The 2019 Acura NSX, By the Numbers
- Base Price (Price as Tested): $157,500 ($196,500)
- Powertrain: Rear wheels powered by a mid-mounted 3.5-liter twin-turbo V6 with additional electric motor, front wheels powered by two independent electric motors, combined output 573 horsepower, 476 pound-feet of torque; nine-speed dual-clutch automatic transmission with one-speed direct drive for electric-only operation; all-wheel drive
- EPA Fuel Economy: 21 mpg city, 22 mpg highway
- 0-60 MPH: 2.9 seconds
- Top Speed: 191 mph
- Lateral Grip: 1.08 g
- Curb Weight: 3,878 pounds
- Quick Take: Let go of the past and face the facts—the Acura NSX is phenomenal.
For three long years, like a giant conversational ouroboros, talk of the reborn 21st century Acura NSX has centered around its supposed lack of soul compared to the early-1990's original. The techno-facism of a three-motor electric hybrid may produce a great lap time, but it's a poor substitute for the emotional heft of a five-speed manual. There's no topping that Ayrton Senna-tested classic. My God, is this argument tiring.
It was fair to view the new NSX through the prism of the past when it first launched in late 2015, following a decade of fitful development that saw the car canceled by the 2008 financial crisis then revived as a hybrid showcase for Honda. After all, the original car was an icon, a raw and beguiling mix of forward-thinking design, accessible and reliable performance, and surprising practicality. Enthusiasts take pride in poking manufacturers for rebooting classic nameplates like so many piss-poor Hollywood sequels; the complaints about Honda's direction were legitimate. But it's 2019 now, and with the NSX old enough to receive a mid-cycle refresh, it's well past time to evaluate this mid-engined hybrid on its own merits.
On that note: It's alarmingly good on nearly every front, simultaneously authoritative and approachable, its flaws made mostly inconsequential by a technically perfect driving experience. Were the original NSX to have never existed, we'd all be crowing about how Honda made a true rival to the masterful Nissan GT-R.
And really, the 2019 Acura NSX does carry on the mission set forth by its predecessor. Supercars were largely far less civilized (and reliable) machines in 1991, hot and bothered and hard to contain in daily life. The NSX appeared in 1991 as a beacon of Japanese quality to make exotic performance accessible in a way we hadn't seen before. A quarter-century later, the NSX returned to do the same with hybrid performance, just as mavens like the Ferrari LaFerrari, McLaren P1, and Porsche 918 first showcased the technology's potential in a supercar.
At $157,500, the 2019 NSX is by far the cheapest high-performance hybrid. Its 2.9 second 0-60 mph time is faster than a similarly-priced Mercedes-AMG GT R and only a tick above cars like the $335,000 Ferrari 812 Superfast. It holds tighter through turns than the Audi R8, and stops quicker than a Porsche 911 Turbo. Numbers can only take you so far, it's true—but are we really going to dismiss a car this good just because the past was different?
New Tires are a Godsend for Acura NSX
The changes for 2019 are incremental, but important. Honda engineers focused on handling, swapping out the iffy Continental SportContact 5P base tire for the sure-footed ContiSportContact 6. Matched with stiffer front and rear stabilizer bars and some tweaks to the programming behind the adaptive dampers and steering, the NSX's new tire is a revelation, serving up an impressive amount of grip even at lower temperatures. It also brings some cosmetic changes—a gloss grille, gloss carbon-fiber accents, my test car's nifty Thermal Orange paint job and orange brake calipers, and the blue interior among them—and more standard features, like power heated seats and front-rear parking sensors. All that for a starting MSRP boost of just $1,500.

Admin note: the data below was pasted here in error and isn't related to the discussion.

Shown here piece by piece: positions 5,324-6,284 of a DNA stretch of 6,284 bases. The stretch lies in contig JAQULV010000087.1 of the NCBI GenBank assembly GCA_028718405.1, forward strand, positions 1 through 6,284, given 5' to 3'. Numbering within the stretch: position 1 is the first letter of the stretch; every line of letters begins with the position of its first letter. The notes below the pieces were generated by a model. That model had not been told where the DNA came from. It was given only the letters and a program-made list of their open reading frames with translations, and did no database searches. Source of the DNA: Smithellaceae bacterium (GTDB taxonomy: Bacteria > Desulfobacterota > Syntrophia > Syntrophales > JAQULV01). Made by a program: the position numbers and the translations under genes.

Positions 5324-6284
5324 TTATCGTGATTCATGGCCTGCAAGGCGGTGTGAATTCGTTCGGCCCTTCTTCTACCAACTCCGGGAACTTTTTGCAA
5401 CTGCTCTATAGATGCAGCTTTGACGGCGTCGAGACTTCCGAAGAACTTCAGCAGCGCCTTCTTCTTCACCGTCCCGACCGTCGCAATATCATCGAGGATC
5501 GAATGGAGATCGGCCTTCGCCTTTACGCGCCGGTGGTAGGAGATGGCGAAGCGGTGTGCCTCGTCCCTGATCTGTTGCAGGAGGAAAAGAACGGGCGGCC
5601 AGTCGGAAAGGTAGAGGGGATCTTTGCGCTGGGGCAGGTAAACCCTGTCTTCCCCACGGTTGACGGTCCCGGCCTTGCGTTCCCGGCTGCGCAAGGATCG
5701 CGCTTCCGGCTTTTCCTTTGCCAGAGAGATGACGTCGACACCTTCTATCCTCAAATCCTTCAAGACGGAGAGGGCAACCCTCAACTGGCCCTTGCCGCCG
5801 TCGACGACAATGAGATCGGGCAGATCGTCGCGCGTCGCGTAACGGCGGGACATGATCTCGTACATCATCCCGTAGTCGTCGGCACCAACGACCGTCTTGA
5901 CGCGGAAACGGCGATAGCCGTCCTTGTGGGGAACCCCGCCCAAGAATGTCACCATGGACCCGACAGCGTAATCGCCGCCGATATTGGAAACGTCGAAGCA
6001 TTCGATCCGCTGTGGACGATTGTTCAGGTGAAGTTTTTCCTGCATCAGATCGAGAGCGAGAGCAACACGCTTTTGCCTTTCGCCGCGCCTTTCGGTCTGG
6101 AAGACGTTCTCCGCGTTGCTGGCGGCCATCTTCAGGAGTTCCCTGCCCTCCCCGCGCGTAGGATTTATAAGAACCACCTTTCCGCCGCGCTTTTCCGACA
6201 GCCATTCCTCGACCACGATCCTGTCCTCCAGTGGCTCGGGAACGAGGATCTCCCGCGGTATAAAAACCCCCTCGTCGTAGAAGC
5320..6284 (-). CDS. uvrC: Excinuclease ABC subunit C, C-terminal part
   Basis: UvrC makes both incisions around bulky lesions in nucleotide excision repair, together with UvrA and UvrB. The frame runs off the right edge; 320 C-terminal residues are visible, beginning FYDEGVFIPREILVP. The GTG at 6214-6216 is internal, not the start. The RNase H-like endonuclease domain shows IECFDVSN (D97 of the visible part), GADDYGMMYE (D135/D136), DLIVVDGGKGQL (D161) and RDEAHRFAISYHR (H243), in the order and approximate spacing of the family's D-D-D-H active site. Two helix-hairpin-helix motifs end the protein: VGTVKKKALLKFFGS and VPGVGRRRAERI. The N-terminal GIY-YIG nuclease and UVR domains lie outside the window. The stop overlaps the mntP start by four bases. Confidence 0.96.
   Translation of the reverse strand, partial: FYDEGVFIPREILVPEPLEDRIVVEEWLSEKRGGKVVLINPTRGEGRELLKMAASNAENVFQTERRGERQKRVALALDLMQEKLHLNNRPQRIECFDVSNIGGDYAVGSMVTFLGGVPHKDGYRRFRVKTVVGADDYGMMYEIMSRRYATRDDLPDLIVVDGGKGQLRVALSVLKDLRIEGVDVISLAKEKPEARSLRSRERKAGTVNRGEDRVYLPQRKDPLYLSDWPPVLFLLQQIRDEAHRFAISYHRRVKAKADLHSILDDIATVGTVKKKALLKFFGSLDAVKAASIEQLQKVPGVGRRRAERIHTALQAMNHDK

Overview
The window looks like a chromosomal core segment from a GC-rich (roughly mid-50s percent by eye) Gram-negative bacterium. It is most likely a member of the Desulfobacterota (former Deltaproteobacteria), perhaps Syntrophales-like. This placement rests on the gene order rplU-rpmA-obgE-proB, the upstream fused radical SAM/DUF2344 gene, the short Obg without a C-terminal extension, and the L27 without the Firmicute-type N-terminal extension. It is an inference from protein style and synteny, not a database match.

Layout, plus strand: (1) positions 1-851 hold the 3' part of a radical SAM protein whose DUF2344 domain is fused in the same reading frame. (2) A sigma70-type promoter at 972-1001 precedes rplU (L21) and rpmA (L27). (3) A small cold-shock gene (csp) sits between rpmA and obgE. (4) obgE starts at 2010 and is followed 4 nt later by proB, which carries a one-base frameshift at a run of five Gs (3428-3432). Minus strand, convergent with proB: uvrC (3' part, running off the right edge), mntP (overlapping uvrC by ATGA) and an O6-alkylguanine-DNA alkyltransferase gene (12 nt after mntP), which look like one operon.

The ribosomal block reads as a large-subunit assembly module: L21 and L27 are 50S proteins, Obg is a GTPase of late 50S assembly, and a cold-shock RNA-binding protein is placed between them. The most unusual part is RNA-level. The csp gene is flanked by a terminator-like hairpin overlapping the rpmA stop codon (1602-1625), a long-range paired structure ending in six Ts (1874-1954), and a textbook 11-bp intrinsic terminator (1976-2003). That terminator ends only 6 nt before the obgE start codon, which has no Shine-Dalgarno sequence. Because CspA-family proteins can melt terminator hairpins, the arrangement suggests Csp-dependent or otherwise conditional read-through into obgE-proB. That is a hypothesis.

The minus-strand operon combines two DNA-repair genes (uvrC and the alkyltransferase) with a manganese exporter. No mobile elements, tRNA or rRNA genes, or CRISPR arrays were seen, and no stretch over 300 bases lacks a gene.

Acura claims the car is two seconds faster around the famed Suzuka Circuit in Japan; it also asked very nicely that I not track it, so I can't verify how the improvements have translated in that regard. What's clear after driving the NSX in and out of Los Angeles over four days is that the handling is near-telepathic. Around town, the dual pinion variable-ratio electric steering is appropriately breezy, firming up to supercar-appropriate levels when being pushed in the canyons. And the car's mid-corner rotation is further boosted by the torque-vectoring front wheels working to pull the NSX through the turn.
My time with the NSX came after a week of rain that left most of the typically-fun mountain roads around LA strewn with dangerous gravel. There are just a few supercars capable of safely managing that while still eking out some enjoyment, and the NSX is one of them. Much has been said that the NSX is too calm, too restrained, too rigid. None of those things are a problem when you're doing triple-digit speeds. Everyone is different, but I enjoy a well-settled car when my life is on the line.
If I have one big complaint, it's that the Acura NSX is actually more prone to understeer than oversteer at the limit, making it less predictable than a tail-happy McLaren on the absolute edge. (Those situations are rare, obviously.) But the car's active magnetorheological dampers do the Lord's work keeping the car stuck to the pavement and pointed in the right direction; developed at Honda's vicious Takasu Proving Grounds, they're nigh-impossible to upset. Another surprising high point: the carbon ceramic brakes, which bite wonderfully and offer none of the regen-mechanical wackiness found in other hybrid applications. It's not a stretch to say it's the best brake-by-wire system in the business.